A support group could also be an opportunity to make new friends.

There are a lot of support group options available.

You could choose a specific support group for those dealing with losses or find a more general support group for veterans.

Grief can thrive from difficult emotions like shame, guilt, fear, and other emotions.

Just listening to other people share some of these emotions can help you understand your feelings are normal.

It could be easier for you to share with other people.

Grief & Loss Therapists in Colorado

Derek Bonds, LPC

Derek Bonds, LPC

Pueblo, Colorado
(719) 696-3439
Kristen Yamaoka-Los, LPC

Kristen Yamaoka-Los, LPC

Colorado Springs, Colorado
(719) 481-3518
Sierra Brown, SWC

Sierra Brown, SWC

(719) 345-2424
Vanessa Dewitt, LCSW

Vanessa Dewitt, LCSW

Pueblo, Colorado
(719) 696-3439
Bethany Cantrell, LPC

Bethany Cantrell, LPC

Colorado Springs, Colorado
(719) 602-1342
Alex Wiley, LPC

Alex Wiley, LPC

Colorado Springs, Colorado
(719) 452-4374
Marie Whatley LPCC

Marie Whatley LPCC

(719) 345-2424
Megan Brausam, LPC

Megan Brausam, LPC

Colorado Springs, Colorado
(719) 481-3518
Jennifer Luttman, LPC, ACS

Jennifer Luttman, LPC, ACS

(719) 345-2424
Tracey Lundy, LCSW

Tracey Lundy, LCSW

Colorado Springs, Colorado
(719) 452-4374


A loss usually brings a variety of emotions which are typically negative.

Most times, when we grieve, we need an outlet to express our emotions.

Journaling is a convenient and effective way to express your feelings when grieving.

A journal has multiple benefits in the grieving process.

For one, a journal is very versatile - you can use your journal at almost any moment you choose.

Even at times when you can not reach your friends, family, and other support groups.

Your journal allows you to focus on your feelings and introspections.

For instance, you open up your heart and mind to yourself and record your feelings.

Do all these without any concern about whether you are saying too much or inconveniencing another.

Veterans dealing with loss can manage their feelings by journaling.

The first attempts at journaling might be a little difficult.

However, you can try writing prompts to open yourself up.

For instance, you could try to write what you miss since having suffered your loss.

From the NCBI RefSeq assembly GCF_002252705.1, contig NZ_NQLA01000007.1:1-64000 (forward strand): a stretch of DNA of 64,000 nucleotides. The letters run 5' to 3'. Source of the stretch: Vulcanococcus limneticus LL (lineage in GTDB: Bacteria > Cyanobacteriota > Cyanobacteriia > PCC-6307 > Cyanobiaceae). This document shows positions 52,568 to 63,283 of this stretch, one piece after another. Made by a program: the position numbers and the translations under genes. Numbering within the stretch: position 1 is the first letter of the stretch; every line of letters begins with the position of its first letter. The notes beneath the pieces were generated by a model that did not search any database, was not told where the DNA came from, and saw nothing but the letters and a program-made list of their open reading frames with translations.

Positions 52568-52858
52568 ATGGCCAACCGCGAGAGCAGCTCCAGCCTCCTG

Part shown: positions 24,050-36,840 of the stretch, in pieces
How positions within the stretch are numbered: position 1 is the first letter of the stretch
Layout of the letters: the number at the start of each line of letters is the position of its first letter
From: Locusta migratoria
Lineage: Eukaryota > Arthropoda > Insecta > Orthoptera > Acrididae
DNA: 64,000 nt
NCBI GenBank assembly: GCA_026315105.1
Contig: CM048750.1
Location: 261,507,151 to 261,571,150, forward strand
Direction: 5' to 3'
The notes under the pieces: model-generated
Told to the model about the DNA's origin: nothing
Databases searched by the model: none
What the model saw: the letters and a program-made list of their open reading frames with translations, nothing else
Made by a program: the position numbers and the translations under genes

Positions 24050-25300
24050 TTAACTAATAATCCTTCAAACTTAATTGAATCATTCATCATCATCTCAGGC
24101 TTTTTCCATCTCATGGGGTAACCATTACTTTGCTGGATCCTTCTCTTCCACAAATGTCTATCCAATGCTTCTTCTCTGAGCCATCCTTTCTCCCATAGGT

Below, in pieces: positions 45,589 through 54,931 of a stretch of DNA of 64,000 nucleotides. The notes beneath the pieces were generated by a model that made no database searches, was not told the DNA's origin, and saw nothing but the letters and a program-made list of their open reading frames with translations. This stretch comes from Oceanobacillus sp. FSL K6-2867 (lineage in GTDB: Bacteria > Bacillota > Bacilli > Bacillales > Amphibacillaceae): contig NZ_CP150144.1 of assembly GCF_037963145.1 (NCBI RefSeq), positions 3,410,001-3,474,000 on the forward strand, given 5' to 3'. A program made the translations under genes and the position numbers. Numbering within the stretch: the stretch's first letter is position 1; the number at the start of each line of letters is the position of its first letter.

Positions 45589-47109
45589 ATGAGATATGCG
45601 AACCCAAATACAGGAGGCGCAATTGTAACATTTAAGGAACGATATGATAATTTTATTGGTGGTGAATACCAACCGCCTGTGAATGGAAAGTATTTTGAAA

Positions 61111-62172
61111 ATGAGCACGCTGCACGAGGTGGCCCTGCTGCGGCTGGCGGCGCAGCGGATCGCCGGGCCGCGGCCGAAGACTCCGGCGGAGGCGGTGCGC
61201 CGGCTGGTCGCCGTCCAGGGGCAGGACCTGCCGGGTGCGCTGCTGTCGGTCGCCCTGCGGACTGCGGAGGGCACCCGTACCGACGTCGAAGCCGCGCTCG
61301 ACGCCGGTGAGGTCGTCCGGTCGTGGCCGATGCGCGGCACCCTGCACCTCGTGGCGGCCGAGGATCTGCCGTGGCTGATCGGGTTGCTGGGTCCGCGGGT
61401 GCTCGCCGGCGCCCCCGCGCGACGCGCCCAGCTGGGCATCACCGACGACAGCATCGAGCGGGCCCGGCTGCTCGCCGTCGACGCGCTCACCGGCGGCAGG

Memorial Day

A great way for veterans dealing with loss is to have an occasion to remember their loss.

You could pick a day that was significant to the ones you lost for their remembrance.

This could be an anniversary, a birthday, a religious festival, or any day that holds value for your loved one.

In most places, there are holidays or celebrations in honor of their lost ones.

This allows people to have time to both processes their grief and celebrate the lives of their loved ones.

Memorial day could also be a day for you to gather your friends, family, and other important people for support.

It is possible to have some people turn down your invitation.

It is understandable that each person will likely have their preferred way of grieving their loved one.

It is important to point out that having a memorial day for your loss could make the day difficult for you.

However, your overall grieving and healing might be a lot better.

A memorial day commemorating your loss might help you to grieve your loss healthily.


Coping with a loss is a challenging experience.

Veterans often deal with more loss and grief without getting the necessary grief support.

Veterans dealing with loss can consider practicing self-care, keeping busy, joining support groups, journaling, and having a memorial as tips on how to process their loss.


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July 14th, 2024